• Yes, I agree that there may be many different dementia’s that could be in play in my dad’s situation. But every time I would read Alzheimer’s or Parkinson’s dementia, it would start with “my mom” or “my wife”. Not much information out there on men until I found Lewy Body Dementia. (more prevalent in men than in woman) It fit him to a tee. One good day, very clear in thought and chatty and the next day totally confused and not speaking much. They describe it as a roller coaster. From what I’ve researched, this can go on until the end unlike Alzheimer’s where all memory will be totally gone. What lead me to the Lewy Body site was that my Dad keeps sticking his tongue in and out of his mouth and circling his lips. Come to find out people with Lewy Body will do that. It was like a light went on when I discovered the sites describing it. My dad will be 92 in June 2018 so we’ll just continue on our path. Good luck with your situation and thanks for your comments.


  3. My husband has had LBD since 2012 and in long term care since December 2018 he was a very kind quiet man for our 56 year marriage and is still…..he really get good use out his wheelchair but can go into the wrong room and touches things that are not his. His sister passed away recently but we could not tell him. He only remembers our oldest son who walks him a few days a week but reading all the articles I realize he has the Lewy Lean so very hard to get him to sit up straight and has started to get a hump. He loves to eat and even things like sweets which he never wanted. He is 78. He does not partipate events at the home as he was a top athlete and they do not have those kind of activities. I am semi handicapped so some days are very difficult he has no idea of that even though I walk with a cane…the larger type which holds my elbow and helps my balance. He swears when frustrated. He is also prone to bladder infections. I have learned a lot reading this blog?.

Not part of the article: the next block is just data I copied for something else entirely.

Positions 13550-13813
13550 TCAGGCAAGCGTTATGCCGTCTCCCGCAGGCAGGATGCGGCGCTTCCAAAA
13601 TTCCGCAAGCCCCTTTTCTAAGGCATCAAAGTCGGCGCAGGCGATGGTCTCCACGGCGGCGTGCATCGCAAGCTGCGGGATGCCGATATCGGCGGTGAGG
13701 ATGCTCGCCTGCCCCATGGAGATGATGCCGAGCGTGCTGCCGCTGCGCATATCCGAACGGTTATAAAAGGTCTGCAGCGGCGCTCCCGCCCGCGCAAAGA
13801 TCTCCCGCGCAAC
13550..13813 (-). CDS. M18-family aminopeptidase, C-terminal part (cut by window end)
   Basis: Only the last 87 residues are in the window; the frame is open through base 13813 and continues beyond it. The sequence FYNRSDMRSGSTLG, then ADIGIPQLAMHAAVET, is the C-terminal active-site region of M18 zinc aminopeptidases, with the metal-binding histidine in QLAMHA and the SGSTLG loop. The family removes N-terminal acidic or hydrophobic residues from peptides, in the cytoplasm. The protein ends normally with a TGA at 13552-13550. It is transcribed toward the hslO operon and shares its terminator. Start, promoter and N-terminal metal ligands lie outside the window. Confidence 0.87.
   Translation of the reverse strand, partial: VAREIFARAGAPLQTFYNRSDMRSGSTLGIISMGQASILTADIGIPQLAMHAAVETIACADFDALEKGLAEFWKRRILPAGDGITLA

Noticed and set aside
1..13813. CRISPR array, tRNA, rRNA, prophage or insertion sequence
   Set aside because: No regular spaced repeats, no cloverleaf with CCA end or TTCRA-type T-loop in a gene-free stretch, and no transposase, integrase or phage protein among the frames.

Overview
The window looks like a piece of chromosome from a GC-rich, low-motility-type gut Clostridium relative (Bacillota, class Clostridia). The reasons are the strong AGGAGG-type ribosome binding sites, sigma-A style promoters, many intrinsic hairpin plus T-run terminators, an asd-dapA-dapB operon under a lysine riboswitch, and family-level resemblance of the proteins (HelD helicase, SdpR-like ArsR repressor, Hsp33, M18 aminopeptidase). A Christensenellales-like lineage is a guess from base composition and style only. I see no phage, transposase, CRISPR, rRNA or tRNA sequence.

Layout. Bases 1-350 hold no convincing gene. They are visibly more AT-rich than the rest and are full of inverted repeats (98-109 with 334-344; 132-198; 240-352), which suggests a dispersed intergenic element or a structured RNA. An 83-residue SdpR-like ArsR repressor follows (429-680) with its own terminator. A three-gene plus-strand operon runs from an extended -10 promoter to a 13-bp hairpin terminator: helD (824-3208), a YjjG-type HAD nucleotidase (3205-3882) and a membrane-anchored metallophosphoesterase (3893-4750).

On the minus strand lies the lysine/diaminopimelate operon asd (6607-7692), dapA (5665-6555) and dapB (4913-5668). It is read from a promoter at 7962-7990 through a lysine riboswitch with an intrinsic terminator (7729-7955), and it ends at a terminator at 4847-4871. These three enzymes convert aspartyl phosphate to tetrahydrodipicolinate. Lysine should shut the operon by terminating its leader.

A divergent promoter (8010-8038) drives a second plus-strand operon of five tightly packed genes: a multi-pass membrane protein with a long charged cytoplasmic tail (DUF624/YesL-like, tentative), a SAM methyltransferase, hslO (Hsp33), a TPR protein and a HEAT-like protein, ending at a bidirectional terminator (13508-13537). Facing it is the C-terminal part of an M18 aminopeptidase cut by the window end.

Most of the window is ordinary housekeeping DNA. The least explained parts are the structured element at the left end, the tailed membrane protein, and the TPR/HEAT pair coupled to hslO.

We always say I love you which he will say back to me. He does not like to kiss which may be because of a runny nose which a specialist said it was because he was old so I look at older people ….no runny noses. I will be moving closer to his facilities. What I miss most were the little chats we had about nothing in particular. He still has an infectious giggle and a huge grin which his caregivers really like. I am watching him change so quickly which is the hardest but reading has helped.


    • Maggie, I’m so sorry you’re having to deal with this. It’s a difficult journey, but educating yourself is a smart step. Blessings to you. I’m glad this blog has helped in some way.


      • I read the blog everyday and anything to do with Lewy body as my husband fades away one day and then the next he is talking about my cousins. I love it when he grins at the people he likes and his infectious laugh. You do not stop loving them even with the changes.